“Our democracy works because ordinary folks, well-meaning people, each and every day are trying to make it a little bit better.” -Barack Obama, May 4, 2015
Every year, VolunteerMatch crunches its network data to put together an Impact Report, our infographic version of an annual report. And each year, the report offers insights into volunteer engagement trends, and the people and causes making a difference in neighborhoods across the country.
This year, we discovered five encouraging stats that show the nonprofit sector and volunteer engagement may finally be recovering from the economic recession.
Volunteer Engagement by the Numbers:
- 99,132 – the number of groups and causes on VolunteerMatch. working to engage the volunteers they need to make a difference in their community. A record 8,200 new causes registered in 2014.
- 20% – the increase in new opportunities posted on VolunteerMatch by local causes and groups, inviting volunteers to put their time and talent to good use for a cause they believe in, as compared with 2013.
- 13,285,814 – the number of potential volunteers accessing VolunteerMatch to find their opportunity match to make a difference.
- 44% — the increase in the number of potential volunteers who connected with a local cause or organization, as compared with 2013.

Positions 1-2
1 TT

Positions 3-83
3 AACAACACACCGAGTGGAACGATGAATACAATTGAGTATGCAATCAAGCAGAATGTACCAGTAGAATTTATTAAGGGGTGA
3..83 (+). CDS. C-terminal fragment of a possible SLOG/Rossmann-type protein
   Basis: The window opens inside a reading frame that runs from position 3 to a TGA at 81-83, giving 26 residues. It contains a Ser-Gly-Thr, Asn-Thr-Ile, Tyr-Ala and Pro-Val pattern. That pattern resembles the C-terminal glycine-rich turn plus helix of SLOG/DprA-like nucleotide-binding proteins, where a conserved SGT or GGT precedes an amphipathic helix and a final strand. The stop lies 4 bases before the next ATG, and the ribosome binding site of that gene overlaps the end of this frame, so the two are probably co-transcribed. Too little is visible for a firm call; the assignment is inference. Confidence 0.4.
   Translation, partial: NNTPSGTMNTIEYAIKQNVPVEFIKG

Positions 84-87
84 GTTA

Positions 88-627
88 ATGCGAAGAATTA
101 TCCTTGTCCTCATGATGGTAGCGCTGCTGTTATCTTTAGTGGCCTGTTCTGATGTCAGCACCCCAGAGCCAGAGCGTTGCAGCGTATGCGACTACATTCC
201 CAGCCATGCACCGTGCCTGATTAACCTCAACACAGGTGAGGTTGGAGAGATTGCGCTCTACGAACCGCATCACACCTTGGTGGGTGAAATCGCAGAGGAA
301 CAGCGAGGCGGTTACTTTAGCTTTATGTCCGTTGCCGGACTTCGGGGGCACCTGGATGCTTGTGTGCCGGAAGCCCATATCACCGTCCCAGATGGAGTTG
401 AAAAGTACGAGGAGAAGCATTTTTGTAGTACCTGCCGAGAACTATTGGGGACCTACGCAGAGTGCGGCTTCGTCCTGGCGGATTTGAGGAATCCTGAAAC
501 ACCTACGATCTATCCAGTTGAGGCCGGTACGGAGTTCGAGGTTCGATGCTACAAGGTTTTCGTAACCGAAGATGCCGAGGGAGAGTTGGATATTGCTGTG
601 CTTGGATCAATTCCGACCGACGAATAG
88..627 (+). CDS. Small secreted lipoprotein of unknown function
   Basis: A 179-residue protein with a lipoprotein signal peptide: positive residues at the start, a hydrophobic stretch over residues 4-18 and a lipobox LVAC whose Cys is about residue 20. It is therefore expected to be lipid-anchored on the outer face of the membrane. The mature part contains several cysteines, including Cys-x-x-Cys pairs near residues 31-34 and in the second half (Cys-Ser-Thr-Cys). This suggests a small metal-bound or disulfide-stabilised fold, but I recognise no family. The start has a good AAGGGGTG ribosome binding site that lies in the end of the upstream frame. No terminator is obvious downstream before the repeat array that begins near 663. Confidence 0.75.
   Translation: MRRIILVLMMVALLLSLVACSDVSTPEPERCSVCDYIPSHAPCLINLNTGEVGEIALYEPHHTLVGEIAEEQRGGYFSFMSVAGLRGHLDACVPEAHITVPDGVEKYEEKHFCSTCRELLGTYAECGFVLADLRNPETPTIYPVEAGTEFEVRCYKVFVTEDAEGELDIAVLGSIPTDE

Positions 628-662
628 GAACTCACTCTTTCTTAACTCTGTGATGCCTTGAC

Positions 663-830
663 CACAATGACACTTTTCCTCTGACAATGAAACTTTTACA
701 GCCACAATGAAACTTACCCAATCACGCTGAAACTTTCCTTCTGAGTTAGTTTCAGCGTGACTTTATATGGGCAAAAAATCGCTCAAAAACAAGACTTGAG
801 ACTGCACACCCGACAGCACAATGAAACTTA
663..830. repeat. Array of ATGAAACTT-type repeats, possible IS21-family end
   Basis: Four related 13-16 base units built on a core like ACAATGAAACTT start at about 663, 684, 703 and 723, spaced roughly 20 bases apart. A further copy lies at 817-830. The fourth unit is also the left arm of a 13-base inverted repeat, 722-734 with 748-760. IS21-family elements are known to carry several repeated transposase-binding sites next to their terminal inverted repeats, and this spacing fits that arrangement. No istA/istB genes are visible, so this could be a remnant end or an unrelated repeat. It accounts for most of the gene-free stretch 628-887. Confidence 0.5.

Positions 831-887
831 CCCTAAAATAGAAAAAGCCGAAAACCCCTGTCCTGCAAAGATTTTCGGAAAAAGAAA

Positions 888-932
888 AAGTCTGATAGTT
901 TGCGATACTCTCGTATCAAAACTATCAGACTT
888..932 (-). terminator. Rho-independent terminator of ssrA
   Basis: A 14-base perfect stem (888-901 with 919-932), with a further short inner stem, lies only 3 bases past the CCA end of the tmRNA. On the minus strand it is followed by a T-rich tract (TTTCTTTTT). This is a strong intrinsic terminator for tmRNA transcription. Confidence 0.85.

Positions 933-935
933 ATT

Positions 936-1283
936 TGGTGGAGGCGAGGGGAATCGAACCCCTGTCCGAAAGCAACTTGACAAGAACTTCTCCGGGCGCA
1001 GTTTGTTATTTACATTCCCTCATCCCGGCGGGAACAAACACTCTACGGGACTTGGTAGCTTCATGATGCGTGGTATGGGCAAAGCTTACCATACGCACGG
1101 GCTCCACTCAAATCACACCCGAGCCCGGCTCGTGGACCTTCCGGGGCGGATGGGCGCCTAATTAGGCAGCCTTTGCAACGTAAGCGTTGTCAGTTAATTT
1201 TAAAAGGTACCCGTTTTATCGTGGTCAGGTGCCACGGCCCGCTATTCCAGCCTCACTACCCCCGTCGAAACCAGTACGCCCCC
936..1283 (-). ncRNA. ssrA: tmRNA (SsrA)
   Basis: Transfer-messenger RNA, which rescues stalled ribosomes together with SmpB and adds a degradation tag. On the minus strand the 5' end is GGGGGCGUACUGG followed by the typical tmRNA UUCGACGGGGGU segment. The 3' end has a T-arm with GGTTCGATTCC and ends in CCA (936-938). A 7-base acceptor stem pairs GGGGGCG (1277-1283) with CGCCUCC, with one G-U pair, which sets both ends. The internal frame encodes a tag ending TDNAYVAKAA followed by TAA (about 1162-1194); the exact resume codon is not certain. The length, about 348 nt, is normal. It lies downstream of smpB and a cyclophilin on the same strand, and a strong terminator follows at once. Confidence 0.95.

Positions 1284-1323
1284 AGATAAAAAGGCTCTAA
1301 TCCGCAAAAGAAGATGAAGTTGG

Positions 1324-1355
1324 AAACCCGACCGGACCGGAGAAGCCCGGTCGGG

- $1.34 Billion — the estimated collective impact of the volunteers who used VolunteerMatch in 2014 to get involved.
If you are looking for more data and insights into the health of volunteer engagement, view the full report.
Our country takes great pride in the role volunteering has played in our history. We believe that volunteers are virtuous, kind and essential to the health of our society. It is why the Dr. Martin Luther King Jr. holiday, for instance, is celebrated as a national Day of Service. We are a country that loves volunteering.
We are also a country where three out of four people don’t do it.
According to the Corporation for National & Community Service 62.6 million Americans volunteered in 2013. That is about 25% of the adult population, and if you happen to be keeping score, the lowest rate in a decade. Yes, you can view this as a glass 1/4 full. But given how important volunteering is, I’m not alone in thinking, “We can do better.”
Click here to read Greg’s full article about why the majority of Americans don’t volunteer. It will probably surprise you. It will definitely inspire you.
Everyone should have the chance to make a difference – wouldn’t you agree?
That’s why VolunteerMatch makes it easier for people to connect with the causes they care about.
To take a look at how far we have come, it is a pleasure to share with you VolunteerMatch’s Annual Impact Report – a graphic look at people and causes, like your organization, who are making a difference.
Last year was an important time for us: we re-launched www.VolunteerMatch.org with a one-of-a-kind recommendations engine, overhauled our workplace group management services, ventured onto your mobile phone, and pushed our entire technical infrastructure into the cloud.
And it worked. The improvements helped us power almost a billion dollars’ worth of volunteer service in 2013. And together, we can do even more.